We’re hearing more and more people talking about Augmented Reality (AR).
This technology juxtaposes in real time a virtual object onto our perception of the reality. It’s basically the dream of all gamers.
In AR, there are two big challenges :
- being able to incorporate virtual objects that they feel realistic.
- minimizing the computation time in order to be in real time.
Incorporating a virtual object into a static scene is relatively easy, but when the camera moves, the computer has to constantly update the parameters of the camera and the speed issues come to the forefront.
To solve those problems, it’s first necessary to localize the camera based on the information of the scene. If there is an object in the scene for which we know its dimensions, the computation gets easier (for example you want to incorporate an ape on the top of the Empire State Building, you can use the building as a marker itself by supposing that you know all the parameters of the building). That means we have a mark on which to place the virtual object.
If we don’t have any information of the 3D structure of the scene it gets harder. That’s why most of the applications that use AR forces the user to first download and print a certain marker specific to their app. By placing the marker inside the scene, the app can then easily get all the information needed from the camera by analyzing the size and orientation of the marker. Most of the time we use a black square marker because it’s easy to localize it on a scene.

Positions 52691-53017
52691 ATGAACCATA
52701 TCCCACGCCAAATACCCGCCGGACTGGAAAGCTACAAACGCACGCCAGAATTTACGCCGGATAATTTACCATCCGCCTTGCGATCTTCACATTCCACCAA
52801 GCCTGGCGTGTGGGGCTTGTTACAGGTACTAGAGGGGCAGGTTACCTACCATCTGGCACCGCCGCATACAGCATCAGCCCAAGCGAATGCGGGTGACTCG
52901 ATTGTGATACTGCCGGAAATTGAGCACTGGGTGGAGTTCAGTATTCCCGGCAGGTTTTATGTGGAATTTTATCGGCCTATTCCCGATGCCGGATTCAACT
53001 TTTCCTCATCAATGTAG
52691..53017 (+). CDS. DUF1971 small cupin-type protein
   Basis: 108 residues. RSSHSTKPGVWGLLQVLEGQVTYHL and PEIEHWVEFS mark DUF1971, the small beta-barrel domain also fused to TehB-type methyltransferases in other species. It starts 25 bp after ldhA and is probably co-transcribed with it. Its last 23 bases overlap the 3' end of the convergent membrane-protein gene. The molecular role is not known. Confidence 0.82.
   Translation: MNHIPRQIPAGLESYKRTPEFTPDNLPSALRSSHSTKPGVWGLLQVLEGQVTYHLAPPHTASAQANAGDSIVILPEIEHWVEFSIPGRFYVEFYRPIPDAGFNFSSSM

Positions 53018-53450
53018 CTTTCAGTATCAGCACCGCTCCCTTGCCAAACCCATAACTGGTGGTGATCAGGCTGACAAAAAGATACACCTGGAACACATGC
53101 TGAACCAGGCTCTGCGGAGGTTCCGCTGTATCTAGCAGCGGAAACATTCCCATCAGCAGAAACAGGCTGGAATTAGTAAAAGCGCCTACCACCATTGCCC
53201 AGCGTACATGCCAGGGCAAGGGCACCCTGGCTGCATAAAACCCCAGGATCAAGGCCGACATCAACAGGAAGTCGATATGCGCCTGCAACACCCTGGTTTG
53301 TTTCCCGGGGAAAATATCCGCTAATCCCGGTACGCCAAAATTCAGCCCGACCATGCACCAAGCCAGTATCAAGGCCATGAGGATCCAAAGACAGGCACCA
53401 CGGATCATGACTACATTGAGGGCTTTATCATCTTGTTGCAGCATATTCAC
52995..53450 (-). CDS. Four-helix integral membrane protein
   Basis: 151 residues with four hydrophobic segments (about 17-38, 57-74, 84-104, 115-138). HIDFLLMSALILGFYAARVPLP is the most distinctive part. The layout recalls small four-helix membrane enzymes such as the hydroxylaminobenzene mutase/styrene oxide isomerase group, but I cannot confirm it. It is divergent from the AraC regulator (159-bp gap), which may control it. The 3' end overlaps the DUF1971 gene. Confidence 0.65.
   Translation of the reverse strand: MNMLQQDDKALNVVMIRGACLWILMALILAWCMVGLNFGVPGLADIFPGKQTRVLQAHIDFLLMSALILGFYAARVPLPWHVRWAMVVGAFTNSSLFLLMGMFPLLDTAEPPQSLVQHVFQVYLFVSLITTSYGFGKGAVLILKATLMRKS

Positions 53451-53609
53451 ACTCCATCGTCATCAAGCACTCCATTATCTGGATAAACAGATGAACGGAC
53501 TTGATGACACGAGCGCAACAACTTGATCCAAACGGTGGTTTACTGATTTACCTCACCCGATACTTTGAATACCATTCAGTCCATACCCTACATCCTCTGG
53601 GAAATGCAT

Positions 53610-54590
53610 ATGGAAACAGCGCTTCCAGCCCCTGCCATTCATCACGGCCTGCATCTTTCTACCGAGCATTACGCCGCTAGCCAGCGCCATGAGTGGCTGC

Once we get all the parameters needed of the camera, we impose several transformations (translation, rotation, scale) on the virtual objects in order to incorporate them in the most realistic way.
But the use of markers makes the use of AR very “user unfriendly.” Before getting a result, you must print a marker and hold it in front of the camera to be able to see the virtual object appearing on your screen device. Because of light restriction and bad approximation by cameras, the result is not always ideal.
Here are two examples of AR marker usings ActionScript 3.0 Papervision library :
The video above is an example of AR boundary.
As you can see in the video, less movement yields better results.
To the joy of gamers, last November Microsoft released a new device for the Xbox 360: the Kinect. This device features a depth sensor that uses infrared sensors (input) and infra redlight (output) which provides much more information about the 3D structure of a scene than the usual webcam.
Here are two examples of the uses of this technology :
As you can see in this video, once the Kinect knows the body shape of the user, the user transforms into a super-hero. Then, depending on the movement of the user, he can use super-powers. As you can also see, the 3D structure of the scene is considered.
This video shows that Kinect technology is not only useful for gamers but also as an utility tool.
10 days ago, Sony also announced a markerless approach to Augmented Reality. This technology is named Smart AR. Get ready for some magic!
In this video it shows that you don’t need to have a proprietary marker because it uses every flat surface or object in the environment as a marker in real time.
We’re getting closer and closer to really immersive Augmented Reality thanks to all of these new devices. All we’re for now is Sony allowing us to use their technology !General Topics Technology